Published in: Banks | Aug. 12, 2019

Turning 30? Here Are 6 Financial Goals to Set for the Next Decade

By:  Lyle Daly

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These are the money goals you should aim for in your thirties.

Silver balloons that say 30 and twinkle lights

Image source: Getty Images

Your 30th birthday is a huge milestone in your life, both from a personal and a financial perspective.

You’re waving goodbye to your twenties, a time when you were in the setup phase of your adult life. With any luck, you’re now more established, making more money, and ready to take on some new financial goals.

To ensure that you’re on track for success in this decade and beyond, here are the financial goals that you should aim to accomplish during your thirties.

1. Build an emergency fund with six months’ worth of expenses

Hopefully you have at least some sort of emergency fund in a bank account to cover those expenses that you didn’t see coming. Financial experts usually recommend that your emergency fund has enough money in it to cover your living expenses for three to six months.

It’s smart to err on the side of caution and boost your emergency fund in your thirties. This is a time in your life when you’re likely going to set down roots in one place. You may buy a home or start a family, and once that happens, you can’t just move somewhere else or downsize if you have a financial crisis. For that reason, a strong emergency fund is a must.

2. Save at least double your annual salary in your retirement accounts

You don’t want to reach retirement age and discover that you must keep working because you didn’t save enough. To avoid that, you’ll need a sufficient retirement fund.

The earlier you get started with saving for retirement, the easier it will be to build a large nest egg. Having double your annual salary in your retirement accounts is a good minimum to aim for by the time you hit 40, as this means that you’ve been saving consistently and that your money will have plenty of time to grow.

3. Reach a credit score of 720 or higher

A credit score of 720 or higher is generally considered excellent credit, and achieving this will ensure that your credit doesn’t negatively affect your life. You’ll most likely be able to get the best credit cards, and if you need to move to a new apartment, you should qualify for the lowest deposit amount.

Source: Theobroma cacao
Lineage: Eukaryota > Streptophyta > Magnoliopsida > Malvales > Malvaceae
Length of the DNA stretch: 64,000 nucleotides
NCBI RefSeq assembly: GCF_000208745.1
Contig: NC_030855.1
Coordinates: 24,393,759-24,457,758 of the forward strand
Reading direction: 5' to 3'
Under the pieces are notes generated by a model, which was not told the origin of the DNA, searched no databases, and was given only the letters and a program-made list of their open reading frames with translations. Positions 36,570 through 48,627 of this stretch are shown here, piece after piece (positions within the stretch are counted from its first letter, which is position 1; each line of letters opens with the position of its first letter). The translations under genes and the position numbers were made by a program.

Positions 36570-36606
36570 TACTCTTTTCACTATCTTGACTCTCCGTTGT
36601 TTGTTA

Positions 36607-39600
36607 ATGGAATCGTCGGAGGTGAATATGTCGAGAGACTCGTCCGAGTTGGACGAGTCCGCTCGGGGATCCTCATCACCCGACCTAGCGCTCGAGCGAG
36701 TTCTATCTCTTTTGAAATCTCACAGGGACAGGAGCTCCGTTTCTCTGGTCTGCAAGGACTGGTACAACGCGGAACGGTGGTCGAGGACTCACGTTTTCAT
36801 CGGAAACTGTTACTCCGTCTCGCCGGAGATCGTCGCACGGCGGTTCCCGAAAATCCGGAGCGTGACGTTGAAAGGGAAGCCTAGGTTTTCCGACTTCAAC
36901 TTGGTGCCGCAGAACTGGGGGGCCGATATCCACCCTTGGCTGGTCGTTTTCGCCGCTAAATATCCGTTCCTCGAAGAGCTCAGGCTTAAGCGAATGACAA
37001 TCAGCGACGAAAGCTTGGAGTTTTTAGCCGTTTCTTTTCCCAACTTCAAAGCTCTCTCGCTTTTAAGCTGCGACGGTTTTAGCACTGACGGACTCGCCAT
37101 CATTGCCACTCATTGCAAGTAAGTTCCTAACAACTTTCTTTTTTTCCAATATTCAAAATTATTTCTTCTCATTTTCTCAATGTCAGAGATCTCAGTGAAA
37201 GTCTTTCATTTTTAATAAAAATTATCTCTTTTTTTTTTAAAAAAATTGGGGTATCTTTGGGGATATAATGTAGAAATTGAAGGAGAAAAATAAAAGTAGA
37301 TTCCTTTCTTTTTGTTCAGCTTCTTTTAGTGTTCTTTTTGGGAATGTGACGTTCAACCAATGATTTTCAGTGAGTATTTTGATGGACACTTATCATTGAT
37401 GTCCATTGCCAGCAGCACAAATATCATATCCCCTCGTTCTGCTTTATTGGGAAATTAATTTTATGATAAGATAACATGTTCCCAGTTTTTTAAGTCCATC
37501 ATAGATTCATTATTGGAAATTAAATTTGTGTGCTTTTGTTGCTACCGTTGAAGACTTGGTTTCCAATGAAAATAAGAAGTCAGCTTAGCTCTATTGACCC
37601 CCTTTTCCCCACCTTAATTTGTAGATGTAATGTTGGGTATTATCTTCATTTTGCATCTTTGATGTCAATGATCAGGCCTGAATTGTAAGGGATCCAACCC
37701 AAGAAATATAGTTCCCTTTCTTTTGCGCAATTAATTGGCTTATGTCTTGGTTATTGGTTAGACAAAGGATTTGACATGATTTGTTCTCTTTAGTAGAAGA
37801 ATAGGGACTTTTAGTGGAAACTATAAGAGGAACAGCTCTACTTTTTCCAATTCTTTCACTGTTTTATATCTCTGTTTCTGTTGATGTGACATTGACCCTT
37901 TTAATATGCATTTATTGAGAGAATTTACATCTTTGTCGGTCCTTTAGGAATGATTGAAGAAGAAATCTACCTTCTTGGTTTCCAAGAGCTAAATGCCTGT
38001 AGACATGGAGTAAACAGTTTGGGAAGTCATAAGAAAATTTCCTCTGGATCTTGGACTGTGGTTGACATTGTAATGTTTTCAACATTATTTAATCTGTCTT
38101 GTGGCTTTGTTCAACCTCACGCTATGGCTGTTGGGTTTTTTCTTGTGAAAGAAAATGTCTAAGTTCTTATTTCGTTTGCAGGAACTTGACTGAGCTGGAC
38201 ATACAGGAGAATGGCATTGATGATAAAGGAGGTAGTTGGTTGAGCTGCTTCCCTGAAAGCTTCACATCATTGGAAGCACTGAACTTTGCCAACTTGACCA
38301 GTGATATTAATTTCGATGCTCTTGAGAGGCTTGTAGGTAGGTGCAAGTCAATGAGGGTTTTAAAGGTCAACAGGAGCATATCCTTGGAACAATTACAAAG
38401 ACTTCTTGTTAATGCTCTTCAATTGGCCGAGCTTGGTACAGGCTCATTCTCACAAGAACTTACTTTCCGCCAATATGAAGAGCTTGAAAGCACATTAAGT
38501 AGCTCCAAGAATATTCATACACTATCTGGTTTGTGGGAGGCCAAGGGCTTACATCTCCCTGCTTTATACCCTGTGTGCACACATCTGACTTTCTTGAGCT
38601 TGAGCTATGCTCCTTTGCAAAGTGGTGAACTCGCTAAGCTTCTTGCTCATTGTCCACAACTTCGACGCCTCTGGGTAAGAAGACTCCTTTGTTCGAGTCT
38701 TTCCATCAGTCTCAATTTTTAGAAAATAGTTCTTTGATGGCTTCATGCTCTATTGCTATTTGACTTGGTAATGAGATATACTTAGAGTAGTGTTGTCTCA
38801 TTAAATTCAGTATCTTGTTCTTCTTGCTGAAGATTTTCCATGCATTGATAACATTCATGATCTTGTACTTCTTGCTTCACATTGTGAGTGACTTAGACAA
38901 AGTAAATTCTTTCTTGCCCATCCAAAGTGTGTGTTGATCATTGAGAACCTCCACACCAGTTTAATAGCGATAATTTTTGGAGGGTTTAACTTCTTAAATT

Your credit is especially important if you plan to buy a home, which often occurs during a person’s thirties. If that’s something you want to do, then you should aim for a score of 760 or higher. That will help you qualify for the lowest mortgage rates, something that could save you a substantial amount of money.

4. Pay off all non-mortgage debt

If you commit to paying off your debt now, it’s a decision that will pay dividends later in life. Less debt means you’ll free up more money that you can put into your savings, your retirement accounts, or that you can just use to enjoy your life more.

The first type of debt to focus on is credit card debt. Consumers often end up paying interest for years on their credit card balances, and it costs them a ton of money in interest.

Next, you can move on to any other types of debt you have. Student loans are good to focus on, as you don’t want to still be paying those off 20 years after you’ve graduated.

Although it’s great if you can pay off your mortgage before you turn 40, that may be an unrealistic goal due to how much homes cost.

5. Increase your income by at least 10%

You’re going to be approaching your peak earning years, which usually occur during a person’s forties. However, averages don’t mean a thing if you sit back and do nothing.

This decade of your life is the perfect time to take a step forward in your career. With at least five to 10 years in the workforce, you have the experience. Now, it’s time to look for advancement opportunities, either at your current company or by testing the job market.

How much you can increase your income will depend on your specific situation and background. 10% is a conservative estimate, so it works as a minimum, but go for more if you can.

6. Set up insurance to protect yourself and your family

You probably already have the basics, such as health, home, and auto insurance. While those are a good start, at this point in your life, you should also consider getting the following:

  • Life insurance -- This pays out to beneficiaries in the event of your death, and it will be cheaper the earlier in life you get it. If you have a family, it’s a must. Even if you don’t, a small life insurance policy can ensure that your loved ones don’t need to pay for your burial costs.
  • Disability insurance -- This provides income if you’re unable to work because you’ve become disabled.

Your twenties were probably when you learned the basics of personal finance, such as how to make a budget and track your spending. You may have made some mistakes, but that happens to everyone.

For your thirties, you can keep building on what you know and setting your sights on bigger goals. If you do that, you’ll be in a great financial position for the next half of your life.

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